Philip Heying is a photographer living in Lawrence, Kansas, born in 1959 in Kansas City, Missouri. He developed his love for photography at a young age, learning the craft of black & white film and print development while in middle school. In 1983, he graduated the University of Kansas with a BFA in Painting.
During his college days in Lawrence, he was introduced to William S. Burroughs
and embarked on a friendship which lasted until Burroughsʼs death in
1997. Welcomed into his circle of friends--including such people as Albert
Hoffman, Allen Ginsberg, Brion Gysin and Timothy Leary--he found himself the
beneficiary of singular artistic insight and guidance. Burroughs showed him how
art could effect real change, how it could influence human perception and cultural
patterns. During this time, his artistic focus shifted from painting to photography.
He felt photography is less subjective and arbitrary than painting.
In 1985, eager for new experiences, he crossed the Atlantic on a coal freighter and
made his way to Paris. For the first time in his life, he was in a place where he didn't
speak the language. He immediately became aware of the limitations of language
and how to proceed without it. He eventually became fluent in French and familiar
with the symbols and customs of France.
In late 1986, he returned to Kansas City and took work as a commercial
photographer and printer. He was motivated to enhance his professional skills and
build his portfolio. He joined the Kansas City Society for Contemporary
Photography, a highly active, regional organization of serious artists. In 1987, he
sold his first prints to a wealthy collector in Los Angeles who hung them in her
meditation room. The next day, he sold a print to Timothy Leary at his house in the
Hollywood Hills. They both paid cash.
In summer 1987, William S. Burroughs asked him to collaborate on an art project.
At his direction, he took pictures which Burroughs then collaged into his paintings.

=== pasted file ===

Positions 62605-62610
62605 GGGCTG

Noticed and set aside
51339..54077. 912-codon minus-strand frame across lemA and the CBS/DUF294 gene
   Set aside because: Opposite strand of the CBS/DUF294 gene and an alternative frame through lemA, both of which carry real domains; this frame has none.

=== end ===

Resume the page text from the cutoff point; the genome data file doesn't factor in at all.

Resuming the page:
Back in Paris in 1988, he presented his landscape pictures to gallerist Agathe
Gaillard in Paris and she gave him a show, his first solo exhibition which opened
in February 1989. The success of the exhibition--good sales and positive
reviews--led to a six-month residency at the Cartier Foundation in Jouy-en-Josas,
outside of Paris. He sold five prints to the Bibliotheque Nationale at the end of the
year, and in May of 1990 he had a second solo exhibition at La Societe Francaise
de Photographie. He decided to stay in Paris.
Over the next seven years, he held solo exhibitions at Galerie Anita Neugebauer in
Basel, Switzerland, and again with Galerie Agathe Gaillard in Paris, 1996. He
established a robust commercial clientele, including the International Herald
Tribune, Liberation, Le Monde, Conde Nast publications, Art News, Art in
America, and a number of advertising agencies. He learned how to navigate a
precarious business and refined his technique.
He returned to the U.S. in 1997, settling in Brooklyn, New York. A friend put him in
touch with the Irving Penn studio and he was hired as an assistant. For four years,
he worked primarily on the final preparation of negatives for large-format, platinum
prints, and with print finishing and retouching. By 2001, he had become busy as a
freelance editorial photographer, working for The New York Times Style
Magazine, Details, BlackBook, GQ, Penthouse, and the Wall Street Journal,
among others. After he no longer worked at the Penn studio, he would visit with Mr. Penn over the next seven years. In Spring 2003, he participated in Sylva, an international group show at Ariel Meyerowitz Gallery.
For the next five years, he worked on a series of pictures, begun in 1990, intended
to be published as a book titled CODE, inspired by conversations with Albert
Hoffman and William S. Burroughs. It was completed in 2008. To date, he has
completed five book projects with the the sixth in the works. These projects allow
him to experiment with new forms of storytelling through photography.
He returned to Kansas in the fall of 2008, to be closer to family and to pursue a
long-held idea for the series Unimproved Land in Northeast Kansas, a
photographic survey of the energetic ecological processes visible in the
Midwestern landscape in the absence of human intervention. The pictures show
the unstoppable vital forces of the regional environment. To see ecosystems
rapidly re-establish equilibrium after having been disrupted by human activity
gives him hope. The Dolphin Gallery in Kansas City exhibited the completed
series in 2011. Works from this well reviewed show sold to area collectors and
the Microsoft Art Collection.
Since 2011, he has been teaching photography at Johnson County Community
College in Overland Park, Kansas: "Introduction to Digital Photography" and
"Advanced Large-Format Photography," averaging 30 students per semester.
Also in that time, he completed a series of photographs titled Within a Two-Mile
Radius for One Year; three photographs from this series were acquired for the
permanent collection of the Nelson-Atkins Museum of Art. He has recently started
work on The Geography of Total Industrialization, a project addressing the
extraordinary power and consequences of human influence on the ecology of his
home state of Kansas.